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Buffalo Fire Engine - Okanogan, WA
Posted by: Groundspeak Premium Member BK-Hunters
N 48° 22.418 W 119° 34.149
11U E 309748 N 5361019
Quick Description: This is the second fire engine owned by the Okanogan Volunteer Fire Department, lovingly restored to better than new condition.
Location: Washington, United States
Date Posted: 7/22/2018 8:18:18 PM
Waymark Code: WMYTFB
Published By: Groundspeak Premium Member NW_history_buff
Views: 0

Long Description:
One of three motorized pieces of fire fighting equipment in the Okanogan Firemen's Museum, this is the newest of the three. The other two are a 1928 GMC T-40 and a 1918 GMC Fire Wagon.

Made by the Buffalo Fire Apparatus Corporation of Buffalo, NY, this unit was produced near the end of the company's production, and life. Established in 1895, the company began as the Buffalo Chemical Fire Extinguisher Company, beginning to produce engines on various chassis in 1922 and changing its name to the Buffalo Fire Appliance Corporation. This continued until 1927, the next year beginning to produce apparatus on a chassis built in house. In 1946 the company was bought by the Fyr-Fyter Company and the unprofitable apparatus manufacturing arm soon ceased to exist. Over their 26 years of production, the Buffalo Fire Appliance Corporation would complete approximately 2000 pieces of fire apparatus.

There would be fairly minor changes in Buffalo's custom chassis until 1939 when a streamlined body was introduced. This body style would remain with minor cosmetic changes until production ended in 1948. In 1939 Buffalo pumpers would also receive a name which identified the pump capacity. The smallest was the Pathfinder with a 500gpm pump, next was Invincible (750gpm), followed by the Commander (1000gpm). The largest size offered was the Aristocrat which came with a 1250gpm pump.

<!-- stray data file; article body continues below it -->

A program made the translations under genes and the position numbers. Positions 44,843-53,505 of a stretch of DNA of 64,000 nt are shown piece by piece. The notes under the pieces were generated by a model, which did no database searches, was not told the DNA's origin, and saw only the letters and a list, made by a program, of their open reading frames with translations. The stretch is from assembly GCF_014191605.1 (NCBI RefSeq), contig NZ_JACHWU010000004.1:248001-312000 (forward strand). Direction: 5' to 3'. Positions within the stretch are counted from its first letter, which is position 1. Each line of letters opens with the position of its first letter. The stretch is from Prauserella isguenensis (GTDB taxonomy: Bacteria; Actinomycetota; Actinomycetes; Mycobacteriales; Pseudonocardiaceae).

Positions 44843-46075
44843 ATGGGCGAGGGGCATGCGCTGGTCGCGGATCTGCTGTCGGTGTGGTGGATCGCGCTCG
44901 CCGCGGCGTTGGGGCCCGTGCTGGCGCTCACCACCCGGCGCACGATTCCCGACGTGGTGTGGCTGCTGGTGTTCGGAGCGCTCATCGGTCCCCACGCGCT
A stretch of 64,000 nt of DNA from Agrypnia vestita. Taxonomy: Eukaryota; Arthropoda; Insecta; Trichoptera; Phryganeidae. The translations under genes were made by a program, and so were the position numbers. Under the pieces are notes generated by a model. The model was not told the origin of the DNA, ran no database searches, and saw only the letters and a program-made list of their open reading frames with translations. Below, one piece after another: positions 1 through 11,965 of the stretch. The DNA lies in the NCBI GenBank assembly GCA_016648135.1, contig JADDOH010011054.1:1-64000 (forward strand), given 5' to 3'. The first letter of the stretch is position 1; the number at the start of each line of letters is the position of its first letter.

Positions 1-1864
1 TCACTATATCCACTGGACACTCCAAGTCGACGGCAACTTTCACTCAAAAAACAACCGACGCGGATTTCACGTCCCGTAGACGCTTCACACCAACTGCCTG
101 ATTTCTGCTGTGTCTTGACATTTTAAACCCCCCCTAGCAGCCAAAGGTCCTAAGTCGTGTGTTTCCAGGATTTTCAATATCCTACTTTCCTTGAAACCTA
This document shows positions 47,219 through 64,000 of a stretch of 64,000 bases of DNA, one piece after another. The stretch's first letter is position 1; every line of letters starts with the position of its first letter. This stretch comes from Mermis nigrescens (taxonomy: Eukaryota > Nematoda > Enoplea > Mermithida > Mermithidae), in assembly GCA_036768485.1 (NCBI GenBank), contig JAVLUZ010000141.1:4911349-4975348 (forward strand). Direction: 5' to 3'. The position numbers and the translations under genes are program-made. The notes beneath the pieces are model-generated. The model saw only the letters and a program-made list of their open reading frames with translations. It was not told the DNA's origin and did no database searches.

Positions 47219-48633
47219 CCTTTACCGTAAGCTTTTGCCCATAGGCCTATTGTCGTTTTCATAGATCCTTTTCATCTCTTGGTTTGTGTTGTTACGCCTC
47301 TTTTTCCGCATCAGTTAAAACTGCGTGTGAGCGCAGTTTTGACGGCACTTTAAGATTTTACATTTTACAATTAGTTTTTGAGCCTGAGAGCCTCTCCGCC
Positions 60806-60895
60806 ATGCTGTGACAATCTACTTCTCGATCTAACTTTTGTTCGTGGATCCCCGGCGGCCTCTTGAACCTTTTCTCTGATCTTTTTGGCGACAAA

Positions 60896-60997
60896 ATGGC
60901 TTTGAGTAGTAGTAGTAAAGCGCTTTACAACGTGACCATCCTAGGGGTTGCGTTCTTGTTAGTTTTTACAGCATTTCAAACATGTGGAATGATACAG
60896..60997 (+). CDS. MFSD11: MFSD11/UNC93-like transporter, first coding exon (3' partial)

From the Fire Wiki

From the above and the information accompanying the truck we will assume that this engine was the Aristocrat model.

With the engine in the museum is a comprehensive history, reproduced below.

The Buffalo Truck
Okanogan Fire Department

By 1945, seventeen years after the city of Okanogan purchased Engine #1, city fathers found themselves in the position of needing to purchase a new fire truck. Okanogan had grown, with residential sections spreading both north and south, and insurance underwriters were recommending the city buy a new truck to provide better fire protection for the town. Seventeen years of service had taken its toll on old Engine #1, so the decision was made to replace it.

Representatives of several different companies made proposals to the city council and community members, citing the strengths of their vehicles. At this point the decision became somewhat contentious, as the firemen and several council members preferred the Buffalo truck for its more powerful Hercules engine, but other council members favored the Pirth truck equipped with a Waukesha engine. After much discussion and debate the mayor finally called for a secret vote, and the Buffalo truck was chosen by a vote of 3-2 of the city council.

On March 2, 1945, the city awarded a contract to the Buffalo Fire Appliance Co. of Buffalo, New York, for a new truck to be delivered within 45-60 days after the receipt of government priority, a wartime regulation. The cost to the city for the truck and equipment was $9693.00. However, because of the restrictions and shortages caused by World War II, the city would not take delivery on this truck until January of 1946, nearly a year after the purchase was approved by the city council.

In addition to the Hercules engine, this new truck boasted a dual ignition system utilizing either a magneto, or battery, a 50 gallon heavy gauge gas tank and V type safety glass windows which were independently adjustable. The seat was 68 inches wide, providing room for three fully equipped firemen, and was covered in red leather. The truck's pump was designed for fire department work, and when connected to a hydrant delivering 50 pounds of pressure, could produce 1400 gallons per minute on a fire. It also sported a 200 gallon booster tank, 110 gallons more than that held on Engine #1.

The Buffalo truck, as it was called, would serve as Okanogan's sole fire engine for nearly 20 years, and during that time provided invaluable service on such major fires as the Loup Loup restaurant on Main Street, the county shops, and the major warehouse fires in the early 1960s.

Today, it rests here in the museum in good running order and is still occasionally rolled out for parades. It is not hard to imagine it roaring through the streets of Okanogan, protecting and preserving the lives and livelihoods of the citizens of the town.


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